ager for my father's defunct discount A primary goal of Rahke and other union organizers was to characterize 3-M as the
store in New York's Chinatown. bad guys, the outsiders who didn't belong. To that end, they held workshops describ
Executive Enterprises makes some ing 3-M's typical successes-born of scare tactics, the literature war and the manipula
minimal effort to screen out troubletion of supervisors. To the largely female audiences, the organizers also stressed the makers. When I go to their New York sexism of the firm's fronting only handsome, well-dressed young men. The weekly office to pay the exorbitant $500 fee for union bulletin Coffee Break ran regular articles, which made 3-M such an issue that the the two-day session, I notice a memo campus press, and eventually the Boston media, picked up the story. By the time the above the registrar's desk: "Please do union busters got around to accusing the New York-based District 65 of sending in not accept registration from the followoutside agitators, the clericals only laughed.
ing people." I get a glimpse of five To undermine 3-M's expected attempt to discredit the union as rigid and undemo names, at the bottom is written, "These cratic, the organizers distributed annotated copies of the union constitution to all
people are BAD NEWS!!" prospective members. The handout explained that the clauses on compulsory attend- The star of the seminar's first day at ance at union meetings, closed shops and picket lines were all simply ways of the Sheraton Centre is a bearded, midmaintaining union solidarity. The pledge of loyalty to the union was just a sentimental dle-aged hipster named Charles vestige of the 1930s. Dues were what you paid to any club. As expected, 3-M raised
Hughes. He wears a stylish beige suit, these issues right on schedule, but by then it didn't matter.
open-collared shirt and cream-colored Organizers also made a conscious counter-appeal to supervisors, sending out letters
loafers. With his aviator glasses to cap urging them to resist administration pressure and encouraging them to call the union if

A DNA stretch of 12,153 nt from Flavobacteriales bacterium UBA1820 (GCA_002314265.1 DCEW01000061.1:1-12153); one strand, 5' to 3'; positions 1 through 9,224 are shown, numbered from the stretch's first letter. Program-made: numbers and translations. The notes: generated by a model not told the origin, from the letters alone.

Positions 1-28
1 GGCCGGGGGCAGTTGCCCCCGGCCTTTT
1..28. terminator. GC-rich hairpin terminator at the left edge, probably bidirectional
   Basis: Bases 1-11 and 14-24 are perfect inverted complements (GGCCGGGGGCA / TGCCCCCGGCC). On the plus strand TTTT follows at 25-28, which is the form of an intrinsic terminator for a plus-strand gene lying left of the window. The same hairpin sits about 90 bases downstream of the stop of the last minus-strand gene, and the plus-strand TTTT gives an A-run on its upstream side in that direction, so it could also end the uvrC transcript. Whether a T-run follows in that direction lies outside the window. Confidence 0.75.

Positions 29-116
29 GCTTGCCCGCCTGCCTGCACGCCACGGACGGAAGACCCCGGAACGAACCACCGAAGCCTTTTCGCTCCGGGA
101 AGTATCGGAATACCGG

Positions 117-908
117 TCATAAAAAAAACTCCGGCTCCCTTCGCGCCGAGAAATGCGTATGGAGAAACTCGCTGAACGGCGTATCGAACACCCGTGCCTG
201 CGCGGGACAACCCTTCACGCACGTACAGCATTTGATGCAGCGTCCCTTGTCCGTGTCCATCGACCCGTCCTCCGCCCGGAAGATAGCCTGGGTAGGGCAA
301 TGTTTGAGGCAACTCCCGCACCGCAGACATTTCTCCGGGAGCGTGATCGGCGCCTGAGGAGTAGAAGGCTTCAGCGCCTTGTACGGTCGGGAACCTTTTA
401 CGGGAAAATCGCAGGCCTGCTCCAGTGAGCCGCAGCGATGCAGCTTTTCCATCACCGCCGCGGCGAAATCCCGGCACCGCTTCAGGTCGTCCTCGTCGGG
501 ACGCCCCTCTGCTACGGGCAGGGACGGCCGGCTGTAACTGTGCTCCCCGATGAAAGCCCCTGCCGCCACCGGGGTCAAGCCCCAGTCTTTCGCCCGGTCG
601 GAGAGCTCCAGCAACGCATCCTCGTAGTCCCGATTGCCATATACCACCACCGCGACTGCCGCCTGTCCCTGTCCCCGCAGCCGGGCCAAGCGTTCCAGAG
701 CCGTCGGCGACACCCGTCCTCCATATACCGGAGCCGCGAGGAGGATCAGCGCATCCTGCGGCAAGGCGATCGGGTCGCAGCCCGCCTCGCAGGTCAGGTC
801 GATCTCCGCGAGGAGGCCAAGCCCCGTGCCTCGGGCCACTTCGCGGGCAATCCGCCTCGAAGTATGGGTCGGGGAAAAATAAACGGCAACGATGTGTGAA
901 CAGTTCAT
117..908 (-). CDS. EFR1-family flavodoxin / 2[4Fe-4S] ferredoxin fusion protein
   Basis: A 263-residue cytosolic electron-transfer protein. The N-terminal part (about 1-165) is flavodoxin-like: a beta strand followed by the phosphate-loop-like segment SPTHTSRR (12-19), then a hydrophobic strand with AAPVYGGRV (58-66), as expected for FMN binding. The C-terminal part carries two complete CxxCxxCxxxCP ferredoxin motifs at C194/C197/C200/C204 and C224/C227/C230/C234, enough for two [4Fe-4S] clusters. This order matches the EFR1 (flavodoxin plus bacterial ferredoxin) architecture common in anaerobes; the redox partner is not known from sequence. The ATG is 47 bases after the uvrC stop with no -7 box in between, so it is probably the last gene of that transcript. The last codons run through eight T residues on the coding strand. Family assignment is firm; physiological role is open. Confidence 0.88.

his wardrobe, he is the epitome of Sun they needed advice.
Belt cool. A former personnel manager Probably one of the most effective tactics of all was publishing the university's
for nonunion IBM and Texas Instruunion-busting budget in Coffee Break. Next to 3-M's reported $16.000 monthly fee. the average secretary's salary looked like pin money.
ments, Hughes travels some 365.000 Organizer Rahke admits that workers at B.U. had a unique foe in university
miles a year touting the union-free" President John Siber, whose autocratic behavior helped stir up resentment. Still, the gospel. He is the Billy Graham of the union decided early in the campaign not to let Silber become an issue. "To think that
faith. getting rid of Silber would solve the problems of the clericals," points out Rahke, Hughes opens the session by telling "would have been a wrong assumption."
us that a unionized hotel employee has It took more than two years and two strikes, but it was worth it in the end. Three-M angrily scratched out the seminar titlefinally left in defeat. With their new contract last fall, the clericals got a grievance "How to Maintain Non-Union Staprocedure, higher pay, better benefits and the satisfaction-rather rare these days-of tus"- from a lobby signboard. Flashing having fought the big guys and won.
-Connie Paige a little smirk, Hughes says that his lec
tures have been pickcted and disrupted